Two Fridays ago, we were praying for some major breakthroughs—for the boys’ files to not only make it to Beijing but to actually receive special approval from two directors in order for us to get matched (the Shortest Way Possible). We discovered at the end of the day that Friday that the files didn’t even make it to Beijing. So, it was disappointingly clear that there was no way we would be able to complete our adoption in time to make it back for CJ’s orientation. But God graciously gave us His peace about that decision and provided my parents as willing substitutes for us, to be there for CJ.

What had seemed like “nothing really happened” that day was all a matter of perspective. Charly learned that this woman stayed up until 10 pm that Friday night working on the boys’ files so they would be ready to send in to Beijing the next Monday.

Our perspective is so limited. What has seemed agonizingly slow to us this month has actually been incredibly expedited compared to the normal process. We are amazed by this glimpse God has given us behind the scenes, to appreciate more of the Big Picture. And to learn how He has worked (and is continuing to work) through people like this wonderful woman, to bring our adoption to completion. In His way and in His time.

“My thoughts are completely different from yours,” says the Lord. “And my ways are far beyond anything you could imagine. For just as the heavens are higher than the earth, so are my ways higher than your ways and my thoughts higher than your thoughts.” Isaiah 55:8-9


Thursday, August 15, 2013

Not the Shortest Way



When Pharaoh finally let the people go, God did not lead them on the road that runs through Philistine territory, even though that way was the shortest way from Egypt to the Promised Land…God led them along a route through the wilderness…”
(Exodus 13:17-18a)

We have been praying for God to open the door called The Shortest Way Possible for our adoption to be completed. Joined by many who have been faithfully praying with us on this journey, we asked Him specifically last week to give us favor in the eyes of those in authority, so they would grant us special approval. And God said “no.”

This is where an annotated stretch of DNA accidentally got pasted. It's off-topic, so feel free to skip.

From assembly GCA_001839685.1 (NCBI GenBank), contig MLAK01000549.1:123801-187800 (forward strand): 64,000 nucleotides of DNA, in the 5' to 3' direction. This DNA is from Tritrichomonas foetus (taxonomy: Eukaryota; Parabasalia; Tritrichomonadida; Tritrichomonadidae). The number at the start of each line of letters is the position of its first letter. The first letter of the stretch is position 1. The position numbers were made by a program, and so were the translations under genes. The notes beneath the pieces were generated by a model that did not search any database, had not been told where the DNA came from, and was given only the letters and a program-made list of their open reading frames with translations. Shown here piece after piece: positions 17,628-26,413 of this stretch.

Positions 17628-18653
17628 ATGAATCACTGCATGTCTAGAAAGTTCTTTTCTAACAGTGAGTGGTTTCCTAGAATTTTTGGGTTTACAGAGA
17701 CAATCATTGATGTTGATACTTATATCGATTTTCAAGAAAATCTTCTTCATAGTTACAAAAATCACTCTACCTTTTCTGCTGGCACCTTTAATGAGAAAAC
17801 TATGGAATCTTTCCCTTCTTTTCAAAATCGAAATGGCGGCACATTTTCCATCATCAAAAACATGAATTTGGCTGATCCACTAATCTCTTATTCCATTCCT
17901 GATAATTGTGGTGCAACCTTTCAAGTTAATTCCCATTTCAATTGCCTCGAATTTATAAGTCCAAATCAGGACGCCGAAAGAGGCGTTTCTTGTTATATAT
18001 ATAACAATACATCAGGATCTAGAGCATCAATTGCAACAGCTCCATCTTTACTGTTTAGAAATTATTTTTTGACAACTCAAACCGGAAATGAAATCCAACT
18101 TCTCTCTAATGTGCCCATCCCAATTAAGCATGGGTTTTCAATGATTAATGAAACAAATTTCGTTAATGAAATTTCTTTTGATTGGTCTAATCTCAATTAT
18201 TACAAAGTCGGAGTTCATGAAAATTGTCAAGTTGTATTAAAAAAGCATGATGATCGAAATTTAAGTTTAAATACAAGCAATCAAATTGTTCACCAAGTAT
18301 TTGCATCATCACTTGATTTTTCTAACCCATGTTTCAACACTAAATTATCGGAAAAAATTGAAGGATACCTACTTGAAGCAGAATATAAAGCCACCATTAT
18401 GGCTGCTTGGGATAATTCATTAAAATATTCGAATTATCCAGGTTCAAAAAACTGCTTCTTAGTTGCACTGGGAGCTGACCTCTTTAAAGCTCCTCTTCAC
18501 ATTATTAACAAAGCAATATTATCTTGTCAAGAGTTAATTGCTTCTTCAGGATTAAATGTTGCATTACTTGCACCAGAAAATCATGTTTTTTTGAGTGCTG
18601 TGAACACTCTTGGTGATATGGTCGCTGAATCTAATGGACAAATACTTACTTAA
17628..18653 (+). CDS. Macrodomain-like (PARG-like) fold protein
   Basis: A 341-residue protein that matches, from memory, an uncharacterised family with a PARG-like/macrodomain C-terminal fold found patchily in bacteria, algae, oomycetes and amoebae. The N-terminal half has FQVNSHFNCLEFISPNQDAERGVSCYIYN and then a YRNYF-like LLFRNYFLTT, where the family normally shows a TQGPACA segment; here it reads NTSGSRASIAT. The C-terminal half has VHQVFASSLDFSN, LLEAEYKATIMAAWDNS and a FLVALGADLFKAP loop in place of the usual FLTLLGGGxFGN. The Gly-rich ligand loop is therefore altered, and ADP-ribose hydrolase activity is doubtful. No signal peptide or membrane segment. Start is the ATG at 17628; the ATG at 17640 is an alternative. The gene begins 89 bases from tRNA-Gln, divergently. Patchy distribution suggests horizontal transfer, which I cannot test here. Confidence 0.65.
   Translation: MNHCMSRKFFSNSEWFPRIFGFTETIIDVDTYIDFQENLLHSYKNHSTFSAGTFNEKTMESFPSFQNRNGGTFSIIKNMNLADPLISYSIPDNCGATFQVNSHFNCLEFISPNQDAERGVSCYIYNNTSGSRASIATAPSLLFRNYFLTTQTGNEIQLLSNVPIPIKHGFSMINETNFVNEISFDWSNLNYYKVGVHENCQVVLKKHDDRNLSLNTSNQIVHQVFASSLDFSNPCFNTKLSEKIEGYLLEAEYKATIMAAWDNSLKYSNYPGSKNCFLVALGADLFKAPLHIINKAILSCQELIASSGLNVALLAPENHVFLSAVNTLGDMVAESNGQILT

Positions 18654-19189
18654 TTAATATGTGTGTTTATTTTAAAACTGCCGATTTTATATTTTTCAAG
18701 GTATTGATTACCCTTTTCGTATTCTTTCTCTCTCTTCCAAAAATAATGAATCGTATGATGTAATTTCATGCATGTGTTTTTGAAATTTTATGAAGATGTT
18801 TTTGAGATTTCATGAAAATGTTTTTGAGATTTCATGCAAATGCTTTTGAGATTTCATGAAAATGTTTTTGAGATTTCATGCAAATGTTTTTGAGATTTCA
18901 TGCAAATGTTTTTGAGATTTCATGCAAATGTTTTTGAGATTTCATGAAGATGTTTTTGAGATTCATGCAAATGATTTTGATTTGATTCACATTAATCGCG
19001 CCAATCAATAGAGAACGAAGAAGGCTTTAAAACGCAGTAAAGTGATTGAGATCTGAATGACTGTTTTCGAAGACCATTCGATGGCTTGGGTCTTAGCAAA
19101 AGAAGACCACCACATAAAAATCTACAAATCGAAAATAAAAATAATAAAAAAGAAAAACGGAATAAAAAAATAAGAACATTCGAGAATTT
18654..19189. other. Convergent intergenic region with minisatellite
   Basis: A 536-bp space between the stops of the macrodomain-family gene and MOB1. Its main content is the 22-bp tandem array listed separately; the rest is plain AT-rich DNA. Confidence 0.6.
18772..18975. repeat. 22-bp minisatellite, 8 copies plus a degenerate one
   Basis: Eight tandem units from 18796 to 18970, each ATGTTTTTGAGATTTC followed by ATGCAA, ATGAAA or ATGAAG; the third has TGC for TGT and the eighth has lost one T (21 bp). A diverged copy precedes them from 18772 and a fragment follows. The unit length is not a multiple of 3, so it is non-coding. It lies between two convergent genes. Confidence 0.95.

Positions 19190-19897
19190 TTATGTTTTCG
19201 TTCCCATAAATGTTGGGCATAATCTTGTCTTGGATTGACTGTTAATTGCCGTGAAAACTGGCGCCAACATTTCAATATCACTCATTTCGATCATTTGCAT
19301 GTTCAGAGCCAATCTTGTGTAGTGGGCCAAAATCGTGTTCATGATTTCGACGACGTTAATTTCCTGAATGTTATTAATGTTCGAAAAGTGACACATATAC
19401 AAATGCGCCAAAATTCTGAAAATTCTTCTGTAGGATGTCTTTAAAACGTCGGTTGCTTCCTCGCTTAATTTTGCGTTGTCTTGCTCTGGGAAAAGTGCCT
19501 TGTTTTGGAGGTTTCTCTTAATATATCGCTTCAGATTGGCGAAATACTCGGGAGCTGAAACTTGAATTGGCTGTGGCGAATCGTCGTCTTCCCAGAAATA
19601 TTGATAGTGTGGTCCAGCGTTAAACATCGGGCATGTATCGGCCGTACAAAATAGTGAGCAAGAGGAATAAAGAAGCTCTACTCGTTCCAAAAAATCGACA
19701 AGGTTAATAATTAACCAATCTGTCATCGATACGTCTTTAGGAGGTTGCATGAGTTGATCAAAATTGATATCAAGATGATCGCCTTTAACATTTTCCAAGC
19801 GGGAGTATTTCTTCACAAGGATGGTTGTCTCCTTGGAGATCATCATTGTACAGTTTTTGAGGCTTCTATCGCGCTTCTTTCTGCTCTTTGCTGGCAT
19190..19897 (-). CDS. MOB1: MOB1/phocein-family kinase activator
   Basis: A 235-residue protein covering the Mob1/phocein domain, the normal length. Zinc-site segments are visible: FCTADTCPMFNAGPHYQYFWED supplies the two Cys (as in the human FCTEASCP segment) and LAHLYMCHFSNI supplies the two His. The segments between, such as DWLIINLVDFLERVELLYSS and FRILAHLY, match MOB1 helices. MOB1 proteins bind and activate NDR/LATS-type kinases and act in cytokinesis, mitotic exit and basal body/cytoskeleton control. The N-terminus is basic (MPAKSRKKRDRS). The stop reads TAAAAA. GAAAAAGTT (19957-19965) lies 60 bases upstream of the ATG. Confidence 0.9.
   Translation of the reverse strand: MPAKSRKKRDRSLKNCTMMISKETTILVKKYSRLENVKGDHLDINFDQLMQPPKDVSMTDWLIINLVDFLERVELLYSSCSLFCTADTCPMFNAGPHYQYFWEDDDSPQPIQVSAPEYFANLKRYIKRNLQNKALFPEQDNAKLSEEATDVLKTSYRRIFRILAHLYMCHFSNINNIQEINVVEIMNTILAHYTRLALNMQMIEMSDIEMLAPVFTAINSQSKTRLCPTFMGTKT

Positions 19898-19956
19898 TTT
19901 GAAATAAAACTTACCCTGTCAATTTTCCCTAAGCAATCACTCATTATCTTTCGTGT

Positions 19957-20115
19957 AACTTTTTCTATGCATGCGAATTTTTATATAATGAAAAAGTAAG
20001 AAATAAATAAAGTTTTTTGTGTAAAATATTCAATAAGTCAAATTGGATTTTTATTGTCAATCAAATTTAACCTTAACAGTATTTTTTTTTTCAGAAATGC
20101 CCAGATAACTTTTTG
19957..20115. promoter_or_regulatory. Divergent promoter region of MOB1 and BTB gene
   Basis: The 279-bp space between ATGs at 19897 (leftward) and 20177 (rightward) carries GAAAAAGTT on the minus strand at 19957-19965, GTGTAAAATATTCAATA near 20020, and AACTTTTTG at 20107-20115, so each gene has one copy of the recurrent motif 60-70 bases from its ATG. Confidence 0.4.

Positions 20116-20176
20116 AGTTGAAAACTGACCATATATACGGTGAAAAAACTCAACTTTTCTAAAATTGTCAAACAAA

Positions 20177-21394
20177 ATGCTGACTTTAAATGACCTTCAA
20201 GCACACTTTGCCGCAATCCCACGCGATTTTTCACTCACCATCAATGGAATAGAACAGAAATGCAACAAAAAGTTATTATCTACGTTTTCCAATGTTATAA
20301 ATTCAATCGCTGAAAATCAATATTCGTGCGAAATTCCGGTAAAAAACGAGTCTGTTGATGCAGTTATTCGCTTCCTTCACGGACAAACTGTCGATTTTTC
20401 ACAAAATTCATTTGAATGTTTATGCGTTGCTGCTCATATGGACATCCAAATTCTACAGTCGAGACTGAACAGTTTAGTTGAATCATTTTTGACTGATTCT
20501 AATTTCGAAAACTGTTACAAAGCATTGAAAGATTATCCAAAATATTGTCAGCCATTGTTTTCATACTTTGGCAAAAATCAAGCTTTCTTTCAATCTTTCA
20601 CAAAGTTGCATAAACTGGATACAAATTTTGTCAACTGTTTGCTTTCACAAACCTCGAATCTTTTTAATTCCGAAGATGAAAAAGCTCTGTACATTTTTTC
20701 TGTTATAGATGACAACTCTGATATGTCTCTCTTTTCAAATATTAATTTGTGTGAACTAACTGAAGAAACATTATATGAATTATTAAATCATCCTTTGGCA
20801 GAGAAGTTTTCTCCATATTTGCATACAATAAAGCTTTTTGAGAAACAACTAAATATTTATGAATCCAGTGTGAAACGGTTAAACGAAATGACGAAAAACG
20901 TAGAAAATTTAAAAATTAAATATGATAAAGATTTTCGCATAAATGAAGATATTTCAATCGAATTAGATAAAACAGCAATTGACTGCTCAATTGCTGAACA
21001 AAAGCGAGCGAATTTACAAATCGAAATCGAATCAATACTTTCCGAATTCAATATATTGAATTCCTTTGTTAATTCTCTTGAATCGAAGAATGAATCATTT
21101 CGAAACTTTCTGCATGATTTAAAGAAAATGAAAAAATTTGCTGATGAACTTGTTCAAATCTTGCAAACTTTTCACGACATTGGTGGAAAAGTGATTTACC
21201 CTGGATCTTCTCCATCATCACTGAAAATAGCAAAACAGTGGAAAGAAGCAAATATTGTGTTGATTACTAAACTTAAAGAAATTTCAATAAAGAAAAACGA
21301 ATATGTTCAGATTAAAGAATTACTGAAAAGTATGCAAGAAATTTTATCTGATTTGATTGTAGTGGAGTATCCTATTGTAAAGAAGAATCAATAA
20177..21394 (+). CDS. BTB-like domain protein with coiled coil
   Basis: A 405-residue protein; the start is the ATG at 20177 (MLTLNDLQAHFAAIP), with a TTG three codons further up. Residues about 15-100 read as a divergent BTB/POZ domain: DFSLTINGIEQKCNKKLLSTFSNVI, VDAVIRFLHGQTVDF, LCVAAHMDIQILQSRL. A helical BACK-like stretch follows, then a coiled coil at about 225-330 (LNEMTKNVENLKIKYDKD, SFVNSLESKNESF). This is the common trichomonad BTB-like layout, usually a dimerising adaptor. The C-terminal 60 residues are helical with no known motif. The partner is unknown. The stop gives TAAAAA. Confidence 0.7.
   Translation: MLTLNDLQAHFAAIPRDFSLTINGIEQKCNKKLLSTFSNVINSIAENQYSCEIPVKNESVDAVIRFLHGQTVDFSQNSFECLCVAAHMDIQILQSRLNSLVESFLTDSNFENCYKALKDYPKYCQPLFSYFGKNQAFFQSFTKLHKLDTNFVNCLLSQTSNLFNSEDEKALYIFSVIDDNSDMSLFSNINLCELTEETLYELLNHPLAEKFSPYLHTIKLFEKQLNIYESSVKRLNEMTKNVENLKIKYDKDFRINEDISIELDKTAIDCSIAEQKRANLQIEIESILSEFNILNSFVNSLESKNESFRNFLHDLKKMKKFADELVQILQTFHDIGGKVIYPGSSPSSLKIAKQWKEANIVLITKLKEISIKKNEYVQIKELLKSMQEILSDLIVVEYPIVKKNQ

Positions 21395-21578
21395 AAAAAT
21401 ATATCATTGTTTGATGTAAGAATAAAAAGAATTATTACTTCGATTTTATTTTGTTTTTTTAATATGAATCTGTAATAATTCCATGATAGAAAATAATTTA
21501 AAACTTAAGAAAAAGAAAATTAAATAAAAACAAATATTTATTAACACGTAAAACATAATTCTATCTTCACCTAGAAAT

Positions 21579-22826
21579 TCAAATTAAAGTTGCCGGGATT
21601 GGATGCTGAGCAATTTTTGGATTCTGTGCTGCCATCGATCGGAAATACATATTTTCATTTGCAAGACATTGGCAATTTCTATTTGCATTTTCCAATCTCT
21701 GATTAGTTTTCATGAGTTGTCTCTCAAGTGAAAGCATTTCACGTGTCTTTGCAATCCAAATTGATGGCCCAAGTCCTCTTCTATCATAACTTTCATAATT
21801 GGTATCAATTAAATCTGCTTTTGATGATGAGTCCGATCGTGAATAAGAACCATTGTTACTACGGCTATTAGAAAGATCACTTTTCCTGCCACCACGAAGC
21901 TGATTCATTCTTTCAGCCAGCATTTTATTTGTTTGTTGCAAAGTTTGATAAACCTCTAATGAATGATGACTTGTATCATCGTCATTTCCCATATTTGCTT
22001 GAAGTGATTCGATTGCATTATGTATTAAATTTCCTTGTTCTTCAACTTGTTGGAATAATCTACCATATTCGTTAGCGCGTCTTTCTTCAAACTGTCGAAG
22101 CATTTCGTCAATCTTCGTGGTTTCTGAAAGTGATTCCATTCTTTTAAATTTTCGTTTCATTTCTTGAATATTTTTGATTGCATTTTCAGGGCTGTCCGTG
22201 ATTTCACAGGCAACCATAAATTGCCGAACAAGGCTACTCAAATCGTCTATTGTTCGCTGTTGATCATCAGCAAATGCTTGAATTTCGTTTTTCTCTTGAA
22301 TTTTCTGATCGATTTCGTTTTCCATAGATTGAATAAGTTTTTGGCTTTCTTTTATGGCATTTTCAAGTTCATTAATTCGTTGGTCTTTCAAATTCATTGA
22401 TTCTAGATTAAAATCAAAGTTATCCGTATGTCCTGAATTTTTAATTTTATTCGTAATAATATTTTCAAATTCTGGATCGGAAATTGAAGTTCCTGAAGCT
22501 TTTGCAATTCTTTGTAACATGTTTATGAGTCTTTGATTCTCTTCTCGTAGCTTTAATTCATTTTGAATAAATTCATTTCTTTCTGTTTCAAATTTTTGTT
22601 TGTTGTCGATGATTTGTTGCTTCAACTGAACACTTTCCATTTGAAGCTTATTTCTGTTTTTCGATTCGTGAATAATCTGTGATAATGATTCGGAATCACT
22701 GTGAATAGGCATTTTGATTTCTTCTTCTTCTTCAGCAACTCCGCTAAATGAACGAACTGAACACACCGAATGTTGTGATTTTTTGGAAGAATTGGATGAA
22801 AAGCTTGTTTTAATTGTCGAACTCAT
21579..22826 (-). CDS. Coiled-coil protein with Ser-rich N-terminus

His way for us was not the shortest way.

So we praised Him with our mouths—for providing a previously unheard of way for our US adoption paperwork to be extended for another 3 months. AND for changing the hearts of those in authority so that they are now willing to help us secure matches for both boys next month when their files go online, though the “normal” adoption route for special needs children.

But in our hearts we grumbled.

“God, you could have done it. And saved us a lot of time and added hassle. How can we make it through another intense 2-3 months like this past month has been? Why not The Shortest Way Possible?”

But it clearly wasn’t God’s way.

Charly led our family in a time of confession on Sunday, and together we asked for God’s forgiveness toward our underlying attitude of discontentment with His plan.

We trust and believe that this is the perfect path God has chosen and laid out before us. Let us walk in total acceptance, in step with Him, free from complaining, filled with genuine joy and thanksgiving. For the great I AM has moved mighty mountains for us. And He has more to teach us on this longer-than-we-were-hoping-for route through the wilderness. Maybe more for the boys in the orphanage too before they join our family.


One of my favorite allegories is Hinds' Feet on High Places by Hannah Hurnard. I reread part of it yesterday and was especially struck with the following passage, as I reflected on our extended adoption journey—which has taken us through the desert— these past 6 years. It has obviously not been The Shortest Way, but it has been God’s Best.

The Shepherd in the story promises to take Much-Afraid up to the High Places where he will turn her crippled feet into hinds' feet. But the journey is an incredibly difficult one and leads her into places where she would rather not go:

“Oh, no,” she cried. “You can’t mean it. You said if I would trust you, you would bring me to the High Places, and that path leads right away from them. It contradicts all that you promised.”

“No,” said the Shepherd, “it is not contradiction, only postponement for the best to become possible.”

Much-Afraid felt as though he had stabbed her to the heart. “You mean,” she said incredulously, “you really mean that I am to follow that path down and down into that wilderness and then over that desert, away from the mountains indefinitely? Why” (and there was a sob of anguish in her voice) “it may be months, even years, before that path leads back to the mountains again. O Shepherd, do you mean it is indefinite postponement?”

He bowed his head silently, and Much-Afraid sank on her knees at his feet, almost overwhelmed. He was leading her away from her heart’s desire altogether and gave no promise at all as to when he would bring her back. As she looked out over what seemed an endless desert, the only path she could see led farther and farther away from the High Places, and it was all desert.